It’s your phone and you pull it out and it’s the other side of the world. This is what it says. Help. Help me. Help us. Precisely, “We are all home with the kids asking for what to eat, so help me get out of this situation, please.” It's Paul, from Uganda, in Africa. A photo of Paul and his
Today’s offering is about a dog. And children. And a couple of books and a movie. Seems like the right mix for Mother’s Day. The dog is Oscar, a friendly Shih Tzu Poodle wanting to be touched. There he is following me in the nearby cemetery where I often walk in the fresh morning light.
My relationship with Superman is not what it used to be. I now feel closer to strangers on the news. Like that nurse. More on her in a minute. But when I was a boy, Superman was like God. Faster than any bullet. More powerful than a train. That’s Clark Kent, a shy Daily Planet reporter, secretly wearing that big, bold Super-S
When I was boy we rarely attended church because my father thought church people were a bunch of phoneys. Still, he had enough sense to give us kids a decent idea of the Creator God, human sin, and eternal forgiveness, through Sunday morning TV-lounging when
I've never been one of those fathers who believes that having a particular relational status somehow makes you a more complete human being. Even so, we're not made to be alone, but to connect in spirit and mind and other ways with other people, for better or worse. Discuss.
The moment with my boy had nothing to do with coronavirus and all these anxieties. But there I was lounging on the couch, and there he was, beside me, playing his guitar and singing about the end of the world. It’s that JP Saxe song, If The World Was Ending. It’s a love song, really. One that asks, during the world’s final curtain call
EGBE, NIGERIA ✦ We're on our motorcycles — my friend Rick has offered me his for the afternoon — at a place called Prayer Rock. It's a lookout at the end of a bumpy, winding dirt road near this historic town in Kogi province, a brown patch of earth in central Nigeria that's been touched by Canada. It's my last day here. The spot seems as
MUKONO, UGANDA ✦ This column is about UCU’s new, yet-to-be-named vice- chancellor. But first let me tell you about the Ugandan who was happy to tell me about his recent marriage.“ Congratulations,” I said, before asking, “How old are you?”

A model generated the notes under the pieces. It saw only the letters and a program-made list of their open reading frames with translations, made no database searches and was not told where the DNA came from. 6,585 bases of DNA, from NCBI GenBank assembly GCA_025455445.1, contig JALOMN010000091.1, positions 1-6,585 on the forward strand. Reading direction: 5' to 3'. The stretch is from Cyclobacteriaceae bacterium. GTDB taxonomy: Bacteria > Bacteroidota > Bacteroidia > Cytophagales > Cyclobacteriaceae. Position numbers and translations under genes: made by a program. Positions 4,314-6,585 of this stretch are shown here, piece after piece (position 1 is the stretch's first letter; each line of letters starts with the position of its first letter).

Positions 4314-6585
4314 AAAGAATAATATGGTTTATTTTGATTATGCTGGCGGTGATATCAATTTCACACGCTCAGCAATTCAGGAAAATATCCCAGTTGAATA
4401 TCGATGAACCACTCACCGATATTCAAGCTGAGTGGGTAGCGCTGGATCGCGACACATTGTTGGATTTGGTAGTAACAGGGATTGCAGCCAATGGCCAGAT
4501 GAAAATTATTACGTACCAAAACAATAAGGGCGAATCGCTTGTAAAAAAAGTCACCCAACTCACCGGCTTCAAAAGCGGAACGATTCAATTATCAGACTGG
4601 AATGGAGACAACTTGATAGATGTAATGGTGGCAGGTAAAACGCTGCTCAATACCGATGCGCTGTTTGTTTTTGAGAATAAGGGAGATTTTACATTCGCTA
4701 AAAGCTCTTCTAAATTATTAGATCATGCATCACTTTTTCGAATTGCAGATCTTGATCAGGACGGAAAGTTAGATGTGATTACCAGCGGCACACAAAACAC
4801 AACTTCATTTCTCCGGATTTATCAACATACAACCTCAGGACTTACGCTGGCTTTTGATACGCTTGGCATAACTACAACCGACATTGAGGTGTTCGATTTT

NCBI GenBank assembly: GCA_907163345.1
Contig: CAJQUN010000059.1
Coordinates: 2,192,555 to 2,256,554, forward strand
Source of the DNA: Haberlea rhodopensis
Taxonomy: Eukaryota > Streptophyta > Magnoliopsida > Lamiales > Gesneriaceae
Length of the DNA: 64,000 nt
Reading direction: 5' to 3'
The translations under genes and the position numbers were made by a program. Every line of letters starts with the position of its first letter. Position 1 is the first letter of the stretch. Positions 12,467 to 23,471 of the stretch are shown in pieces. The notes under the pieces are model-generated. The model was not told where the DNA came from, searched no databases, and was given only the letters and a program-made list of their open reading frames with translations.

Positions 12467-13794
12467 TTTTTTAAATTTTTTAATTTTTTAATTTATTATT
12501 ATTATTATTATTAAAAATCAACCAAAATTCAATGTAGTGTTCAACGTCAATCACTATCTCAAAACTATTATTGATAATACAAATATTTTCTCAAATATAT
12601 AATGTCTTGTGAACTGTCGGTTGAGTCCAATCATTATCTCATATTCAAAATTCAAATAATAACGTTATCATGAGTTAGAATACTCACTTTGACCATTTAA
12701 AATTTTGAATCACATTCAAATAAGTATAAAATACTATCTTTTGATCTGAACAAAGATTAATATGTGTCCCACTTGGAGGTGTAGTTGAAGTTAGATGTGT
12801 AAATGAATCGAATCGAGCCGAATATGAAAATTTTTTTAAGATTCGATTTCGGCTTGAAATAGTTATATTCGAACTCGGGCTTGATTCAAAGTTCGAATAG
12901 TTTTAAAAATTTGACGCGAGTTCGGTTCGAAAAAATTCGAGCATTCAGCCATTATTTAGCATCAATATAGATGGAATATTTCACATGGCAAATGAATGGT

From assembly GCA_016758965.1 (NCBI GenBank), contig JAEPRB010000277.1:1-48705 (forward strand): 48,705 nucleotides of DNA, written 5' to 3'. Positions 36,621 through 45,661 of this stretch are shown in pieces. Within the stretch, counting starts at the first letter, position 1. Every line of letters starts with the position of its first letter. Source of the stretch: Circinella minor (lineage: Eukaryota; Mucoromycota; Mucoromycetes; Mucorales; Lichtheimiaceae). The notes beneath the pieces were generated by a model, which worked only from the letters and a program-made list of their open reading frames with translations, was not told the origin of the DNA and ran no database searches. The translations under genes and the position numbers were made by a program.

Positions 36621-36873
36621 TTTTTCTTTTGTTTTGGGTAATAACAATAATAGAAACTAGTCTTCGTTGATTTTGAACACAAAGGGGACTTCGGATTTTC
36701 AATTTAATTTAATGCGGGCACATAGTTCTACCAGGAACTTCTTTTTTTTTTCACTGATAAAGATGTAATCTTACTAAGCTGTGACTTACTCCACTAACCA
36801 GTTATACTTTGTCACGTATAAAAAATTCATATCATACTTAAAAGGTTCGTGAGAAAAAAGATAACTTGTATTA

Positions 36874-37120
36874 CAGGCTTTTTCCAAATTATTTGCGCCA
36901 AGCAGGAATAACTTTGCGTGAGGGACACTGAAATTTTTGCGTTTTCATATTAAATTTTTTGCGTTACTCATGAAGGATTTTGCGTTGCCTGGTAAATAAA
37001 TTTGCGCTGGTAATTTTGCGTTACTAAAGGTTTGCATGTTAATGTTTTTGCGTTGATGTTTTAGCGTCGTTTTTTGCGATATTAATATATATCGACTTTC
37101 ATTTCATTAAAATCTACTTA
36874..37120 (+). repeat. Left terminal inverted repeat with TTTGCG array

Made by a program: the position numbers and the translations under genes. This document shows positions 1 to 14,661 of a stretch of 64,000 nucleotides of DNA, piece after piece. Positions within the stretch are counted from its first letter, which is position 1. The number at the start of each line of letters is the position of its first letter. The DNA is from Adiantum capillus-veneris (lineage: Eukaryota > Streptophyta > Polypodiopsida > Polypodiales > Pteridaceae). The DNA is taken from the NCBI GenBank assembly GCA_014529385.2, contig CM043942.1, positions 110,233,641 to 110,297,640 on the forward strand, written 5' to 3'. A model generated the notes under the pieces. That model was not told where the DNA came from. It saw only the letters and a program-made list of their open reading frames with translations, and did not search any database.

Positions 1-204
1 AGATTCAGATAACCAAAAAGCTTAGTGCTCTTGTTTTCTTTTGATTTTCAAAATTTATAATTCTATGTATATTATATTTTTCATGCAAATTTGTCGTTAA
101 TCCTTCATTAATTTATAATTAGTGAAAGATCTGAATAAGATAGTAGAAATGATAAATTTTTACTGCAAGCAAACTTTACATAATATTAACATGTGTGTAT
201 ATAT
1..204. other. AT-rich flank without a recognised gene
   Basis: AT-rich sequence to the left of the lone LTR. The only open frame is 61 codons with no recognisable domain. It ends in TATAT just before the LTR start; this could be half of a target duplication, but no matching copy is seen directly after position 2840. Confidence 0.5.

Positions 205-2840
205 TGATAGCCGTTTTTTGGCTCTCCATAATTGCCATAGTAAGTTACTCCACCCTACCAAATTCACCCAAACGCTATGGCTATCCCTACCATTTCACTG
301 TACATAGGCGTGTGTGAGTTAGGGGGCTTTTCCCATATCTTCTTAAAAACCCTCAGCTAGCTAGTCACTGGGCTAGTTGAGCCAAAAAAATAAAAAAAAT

I said congratulations again. “That’s a good age.”
Then, like a good counsellor
MUKONO, UGANDA ✦ It’s hockey night in Uganda and you’re running, running, chasing that little red ball that’s, of course, (this is Africa), held together with just hope and tape. During a break, you ask a question. How old are you? “Twenty-one,” someone says. “Nineteen,” says another. "Twenty-two." Another
MUKONO, UGANDA ✦ This morning I FaceTimed the family. Child Number 1, a musical girl, was having sinus pain. So I looked up there and noticed Taylor Swift and a hall of high school girls having a party. Looks like they'd moved from my daughter's inner ear. I suggested this may be causing her pain,
MUKONO, UGANDA ✦ So I'm back in this East African nation for a working visit. It's also a good time to get myself unplugged. You know, rested and rebooted. The warm days and the warm people and the children help. If you visit (and why don’t you, sometime?) you’ll know what I mean. The children of the Nile,
The thing about those wild once-upon-a-time stories is that the good ones are always more true than we imagine. They can touch us profoundly. So here’s one: Once upon a time there was a little girl. A lost girl. Before I share more, though, let me say, as if it needs saying, that being lost is no fun.
Eat. Read. Pray. Fly out the door. School mornings this is the routine in our home.
A recent reading was about waiting. Cereal went into empty stomachs. I closed the book and made a comment about slowness. The children’s mother said, “But remember, with God a day is like
There was a time when I wouldn’t think about the lowly toilet. Nor would I consider the lives that each of us are born into through no doing of our own. If anything, during these autumn days I’d think about John F. Kennedy, the former US president assassinated November 22, 1963. That was just before my time
You have to wonder what life would be like if women ruled the world. Or at least America. Consider the planet and all of its shades. Would it be a kinder, gentler place? One with more peace? A world with easier, more gracious, transitions of power? You have to wonder, too, how little Ruby Bridges felt on that November
Of course, the party would not be complete without Abraham Lincoln. And it’s a good day to ask America’s 16th president what he thinks of it all, Tuesday’s big vote. As I write, on a window sill behind my desk sits a bust of Lincoln, otherwise known as Honest Abe.
So, Mr. Edison, (can I call you Thomas?), it was at the Westdale Theatre, and I was washing my hands, and this gentleman in the men’s room declared, “That’s the worst movie I’ve ever seen.” I actually thought it was a good show. Character driven. A bit dark, yes, but don’t we all, from the very womb, know darkness?
My friend Sid is a runner. Not that kind of runner, although he’s that kind of runner too. He’s run a half dozen marathons. So it’s not surprising that we’re talking about running, even as we’re talking of other things. Healing. Faith. Death. The face of mental illness. We’re in a graveyard at an ordinary